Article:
Frequently Asked Questions!
According to guidelines from the American Academy of Pediatric Dentistry (AAPD), your child should be seen by his/her pediatric dentist no later than six months after the eruption of the first tooth. This visit mainly will involve counseling on oral hygiene, habits and on the effects that diet can have on his/her teeth. It is NOT recommended to wait until age 3 to visit your dentist and as a general rule, the earlier the dental visit, the better the chance of preventing dental problems. Children with healthy teeth chew food easily, learn to speak clearly, and smile with confidence. Start your child now on a lifetime of good dental habits. The AAPD also recommends a dental check-up at least twice a year; however some children that may be at a higher-than-average caries risk may need to be seen more often.
It is normal and even “ideal” for baby teeth to have spacing between each other. Keep in mind that when permanent teeth erupt, their size will be considerably larger than that of baby teeth. As the baby teeth are lost, the erupting permanent tooth will quickly take advantage of this excess space. Children who do not have spacing in their primary dentition can have a higher incidence of crowding (crooked teeth) in the permanent dentition.
There is not such a thing as the best toothpaste. We recommend ONLY products that have been ADA (American Dental Association) accepted or approved. The selection is usually made on a case-by-case basis; however the main consideration when selecting toothpaste is your child’s age. This is due to the risk of fluorosis in younger children that swallow toothpaste during regular brushing. A child may face the condition called enamel fluorosis if he or she gets too much fluoride during the years of tooth development. Too much fluoride can result in defects in tooth enamel.
Recent controversy regarding the use of Stainless Steel Crowns (SSCs) in some states have led some parents to question dental care providers more thoroughly on their use and on other alternatives. SSCs have been used in dentistry for over 60 years for primary and permanent dentition. For primary (baby) teeth, SSCs are usually placed on teeth that have extensive caries, teeth that have pulp treatment (“root canals” on baby teeth), and for teeth that will remain on the mouth for a considerably long period of time. Alternatives to Stainless Steel Crowns do exist, and we will be happy to discuss these options. Usually these can be one of the following:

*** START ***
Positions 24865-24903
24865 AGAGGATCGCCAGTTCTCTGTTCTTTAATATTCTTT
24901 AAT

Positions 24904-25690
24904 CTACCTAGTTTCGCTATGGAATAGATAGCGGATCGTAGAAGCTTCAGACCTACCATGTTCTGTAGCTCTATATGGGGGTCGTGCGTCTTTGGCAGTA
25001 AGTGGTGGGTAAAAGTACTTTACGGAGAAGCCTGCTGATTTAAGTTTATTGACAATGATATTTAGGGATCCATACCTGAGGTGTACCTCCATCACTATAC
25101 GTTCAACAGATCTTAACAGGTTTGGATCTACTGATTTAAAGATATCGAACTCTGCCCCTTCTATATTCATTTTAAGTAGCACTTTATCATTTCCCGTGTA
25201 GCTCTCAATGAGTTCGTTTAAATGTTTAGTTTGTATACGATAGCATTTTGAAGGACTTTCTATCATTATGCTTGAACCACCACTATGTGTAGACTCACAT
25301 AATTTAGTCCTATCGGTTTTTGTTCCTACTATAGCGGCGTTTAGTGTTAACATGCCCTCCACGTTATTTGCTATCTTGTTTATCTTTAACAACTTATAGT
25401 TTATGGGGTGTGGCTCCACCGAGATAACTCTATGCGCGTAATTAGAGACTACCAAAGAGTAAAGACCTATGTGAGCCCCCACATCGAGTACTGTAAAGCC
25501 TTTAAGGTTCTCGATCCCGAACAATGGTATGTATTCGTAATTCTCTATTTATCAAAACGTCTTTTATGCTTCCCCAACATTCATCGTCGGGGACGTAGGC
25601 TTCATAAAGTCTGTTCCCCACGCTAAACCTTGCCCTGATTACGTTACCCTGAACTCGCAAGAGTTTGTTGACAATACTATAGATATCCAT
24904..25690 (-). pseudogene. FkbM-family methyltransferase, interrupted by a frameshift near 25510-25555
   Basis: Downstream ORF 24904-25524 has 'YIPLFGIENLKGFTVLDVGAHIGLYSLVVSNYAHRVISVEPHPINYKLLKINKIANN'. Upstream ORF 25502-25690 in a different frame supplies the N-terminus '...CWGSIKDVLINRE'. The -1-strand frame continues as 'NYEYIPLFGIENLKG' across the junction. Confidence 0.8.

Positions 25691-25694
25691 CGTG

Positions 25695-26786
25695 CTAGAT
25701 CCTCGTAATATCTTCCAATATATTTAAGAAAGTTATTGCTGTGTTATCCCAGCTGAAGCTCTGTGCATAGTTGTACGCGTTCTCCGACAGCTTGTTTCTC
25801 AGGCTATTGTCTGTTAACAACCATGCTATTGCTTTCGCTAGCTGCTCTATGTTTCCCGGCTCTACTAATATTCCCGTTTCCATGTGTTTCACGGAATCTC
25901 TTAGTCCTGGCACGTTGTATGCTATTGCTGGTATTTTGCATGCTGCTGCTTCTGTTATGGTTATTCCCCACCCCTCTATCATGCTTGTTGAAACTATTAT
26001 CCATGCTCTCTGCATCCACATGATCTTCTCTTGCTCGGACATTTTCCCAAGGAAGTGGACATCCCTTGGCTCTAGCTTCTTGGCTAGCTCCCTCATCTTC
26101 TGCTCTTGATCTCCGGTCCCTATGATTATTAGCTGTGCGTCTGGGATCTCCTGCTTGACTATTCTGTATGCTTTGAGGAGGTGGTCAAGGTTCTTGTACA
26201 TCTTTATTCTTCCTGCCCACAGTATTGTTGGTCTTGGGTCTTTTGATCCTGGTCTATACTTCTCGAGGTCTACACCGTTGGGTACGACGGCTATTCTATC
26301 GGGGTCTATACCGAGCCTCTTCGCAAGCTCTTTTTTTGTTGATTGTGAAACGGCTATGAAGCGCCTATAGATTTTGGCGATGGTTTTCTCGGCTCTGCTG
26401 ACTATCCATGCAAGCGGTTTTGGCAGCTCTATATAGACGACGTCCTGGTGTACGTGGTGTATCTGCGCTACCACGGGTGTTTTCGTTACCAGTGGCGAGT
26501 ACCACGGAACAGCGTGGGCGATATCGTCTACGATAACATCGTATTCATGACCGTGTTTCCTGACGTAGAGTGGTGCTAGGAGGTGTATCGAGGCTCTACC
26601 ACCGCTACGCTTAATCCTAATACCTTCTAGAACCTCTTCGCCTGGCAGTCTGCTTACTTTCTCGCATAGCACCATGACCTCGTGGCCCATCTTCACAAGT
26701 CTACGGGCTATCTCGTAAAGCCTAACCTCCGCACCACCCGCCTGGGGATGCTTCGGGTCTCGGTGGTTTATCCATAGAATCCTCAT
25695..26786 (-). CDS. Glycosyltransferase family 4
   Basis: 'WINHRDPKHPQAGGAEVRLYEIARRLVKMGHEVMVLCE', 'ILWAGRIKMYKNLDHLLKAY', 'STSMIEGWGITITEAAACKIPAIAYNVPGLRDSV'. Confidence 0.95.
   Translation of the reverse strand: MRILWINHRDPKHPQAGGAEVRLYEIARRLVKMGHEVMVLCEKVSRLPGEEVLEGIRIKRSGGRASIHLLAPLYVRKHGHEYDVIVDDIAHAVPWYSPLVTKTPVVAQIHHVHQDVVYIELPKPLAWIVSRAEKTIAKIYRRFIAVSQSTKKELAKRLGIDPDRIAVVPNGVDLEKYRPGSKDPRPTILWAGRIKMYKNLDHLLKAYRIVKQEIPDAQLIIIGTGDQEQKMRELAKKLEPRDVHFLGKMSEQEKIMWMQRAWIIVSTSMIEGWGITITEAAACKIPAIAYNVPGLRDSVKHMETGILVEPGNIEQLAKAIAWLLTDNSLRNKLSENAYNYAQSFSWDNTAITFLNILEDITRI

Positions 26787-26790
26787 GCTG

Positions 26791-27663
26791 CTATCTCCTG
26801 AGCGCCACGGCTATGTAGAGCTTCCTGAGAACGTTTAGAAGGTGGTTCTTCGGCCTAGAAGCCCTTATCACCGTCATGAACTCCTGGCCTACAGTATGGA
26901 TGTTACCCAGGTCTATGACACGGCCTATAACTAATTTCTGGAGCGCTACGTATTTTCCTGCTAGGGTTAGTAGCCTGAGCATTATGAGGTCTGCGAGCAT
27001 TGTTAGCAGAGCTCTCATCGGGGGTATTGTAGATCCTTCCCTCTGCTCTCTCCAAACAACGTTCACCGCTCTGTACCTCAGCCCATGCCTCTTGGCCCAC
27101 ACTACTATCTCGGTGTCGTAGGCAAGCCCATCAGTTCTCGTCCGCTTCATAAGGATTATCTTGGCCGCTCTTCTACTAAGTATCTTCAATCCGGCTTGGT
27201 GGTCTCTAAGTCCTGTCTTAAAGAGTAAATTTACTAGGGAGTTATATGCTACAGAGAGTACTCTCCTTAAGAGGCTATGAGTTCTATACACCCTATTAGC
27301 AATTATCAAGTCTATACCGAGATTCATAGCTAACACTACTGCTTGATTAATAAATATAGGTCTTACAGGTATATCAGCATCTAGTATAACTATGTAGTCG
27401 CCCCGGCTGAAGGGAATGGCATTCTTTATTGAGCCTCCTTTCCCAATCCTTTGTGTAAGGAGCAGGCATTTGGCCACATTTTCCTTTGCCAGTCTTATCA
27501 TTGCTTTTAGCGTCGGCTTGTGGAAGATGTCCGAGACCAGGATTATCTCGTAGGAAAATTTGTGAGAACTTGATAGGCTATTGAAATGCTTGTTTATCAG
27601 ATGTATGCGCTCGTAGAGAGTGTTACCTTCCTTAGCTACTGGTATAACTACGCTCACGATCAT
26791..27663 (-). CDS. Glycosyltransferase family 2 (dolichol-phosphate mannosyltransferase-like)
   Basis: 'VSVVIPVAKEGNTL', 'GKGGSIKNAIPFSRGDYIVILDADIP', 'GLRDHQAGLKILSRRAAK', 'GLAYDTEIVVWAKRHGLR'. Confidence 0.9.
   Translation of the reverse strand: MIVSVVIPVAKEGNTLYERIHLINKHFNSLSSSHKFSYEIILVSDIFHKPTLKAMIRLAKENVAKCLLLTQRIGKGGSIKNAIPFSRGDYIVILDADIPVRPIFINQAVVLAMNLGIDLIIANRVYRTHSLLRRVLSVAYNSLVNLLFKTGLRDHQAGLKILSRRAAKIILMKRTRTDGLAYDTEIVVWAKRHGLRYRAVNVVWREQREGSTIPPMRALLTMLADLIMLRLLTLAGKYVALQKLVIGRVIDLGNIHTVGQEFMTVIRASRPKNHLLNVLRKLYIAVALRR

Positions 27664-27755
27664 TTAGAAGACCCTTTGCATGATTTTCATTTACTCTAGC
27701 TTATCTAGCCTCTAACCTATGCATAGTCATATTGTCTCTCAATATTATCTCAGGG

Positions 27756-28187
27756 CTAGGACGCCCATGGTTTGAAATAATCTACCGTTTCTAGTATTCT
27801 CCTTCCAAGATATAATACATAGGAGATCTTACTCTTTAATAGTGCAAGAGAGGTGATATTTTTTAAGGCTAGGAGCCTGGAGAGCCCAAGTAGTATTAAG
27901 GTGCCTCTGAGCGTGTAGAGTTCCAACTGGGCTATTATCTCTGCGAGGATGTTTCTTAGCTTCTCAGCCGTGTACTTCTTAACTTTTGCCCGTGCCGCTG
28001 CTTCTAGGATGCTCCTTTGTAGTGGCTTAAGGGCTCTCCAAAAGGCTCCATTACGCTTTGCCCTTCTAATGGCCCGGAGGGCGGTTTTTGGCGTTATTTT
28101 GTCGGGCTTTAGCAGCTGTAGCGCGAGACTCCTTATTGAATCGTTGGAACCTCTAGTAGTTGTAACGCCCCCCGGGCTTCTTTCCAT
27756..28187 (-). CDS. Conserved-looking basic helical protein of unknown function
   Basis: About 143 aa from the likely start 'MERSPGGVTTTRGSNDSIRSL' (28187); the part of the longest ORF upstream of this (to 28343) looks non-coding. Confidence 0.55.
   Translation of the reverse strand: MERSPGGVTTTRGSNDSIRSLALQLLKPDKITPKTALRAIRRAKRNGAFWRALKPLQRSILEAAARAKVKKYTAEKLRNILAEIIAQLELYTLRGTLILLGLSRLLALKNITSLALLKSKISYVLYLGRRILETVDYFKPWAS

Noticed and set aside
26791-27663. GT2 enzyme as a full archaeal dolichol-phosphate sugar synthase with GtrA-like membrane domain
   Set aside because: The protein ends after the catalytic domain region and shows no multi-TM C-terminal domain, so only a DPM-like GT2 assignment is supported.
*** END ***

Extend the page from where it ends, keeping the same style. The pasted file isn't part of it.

- A prefabricated SSC that has a white material bonded to it on the front (Commonly we use the NuSmile Signature Crowns. (please visit www.nusmilecrowns.com)
- An All composite (white filling material) crown.
- A Zirconia (white porcelain/glass crown) crown.
Doctor Dorantes and his staff will discuss all the necessary steps that must be taken in order to promptly and safely complete your child’s dental work under General Anesthesia. With Thousands of successful cases completed, we have the experience and the training to safely address your child needs.
The use of general anesthesia for dental work in children is sometimes necessary in order to provide safe, efficient, and predictable care. Our academy (AAPD) recognizes the need for general anesthesia in certain situations were challenges relating to the child’s age, behavior, medical conditions, developmental disabilities, intellectual limitations, or special treatment needs may warrant it. General Anesthesia is given to your child by a specialist (anesthesiologist) and our office is the only pediatric dental practice in Yakima using MD trained anesthesiologist for our in-office services.
A natural concern of any parent or guardian whose child is having an operation is whether the anesthesia will cause any harm. Even though anesthesia today is much safer than it has ever been, all anesthesia has an element of risk. If you have questions specific to general anesthesia, please refer to our anesthesiologist’s website at http://www.m2anesthesia.com
When a baby-tooth changes color, it can mean many things. Baby teeth can and do normally change in color, particularly close to the time that they become loose, however, this change is minimal and should not be confused with a carious lesion (cavity). The best way to determine if your child has a stain or a true cavity is to take him or her to a pediatric dentist. Caries is an infectious disease; it progresses if left untreated, and usually is associated with pain (especially when the “cavities” are large). Teeth with cavities typically assume a darker (brown) discoloration, and depending on the extent, may exhibit loss of tooth structure. Teeth that have been previously “bumped” may also change in color. Traumatized baby teeth can assume a yellow or a dark discoloration, which may or may-not be associated with pain. Other less common causes of changes in color may be: Fluorosis, food staining (particularly tea or colas), systemic disease (hepatitis), etc.
One of our most common consults occurs when children around the age of six or seven begin to lose their lower front teeth. Many of our parents become overly worried about this phenomenon. It is VERY NORMAL for permanent lower incisors (front teeth) to erupt behind their predecessors (baby teeth), however if a baby tooth is not loose by the time half of the permanent incisor has erupted, it may be necessary to pull it.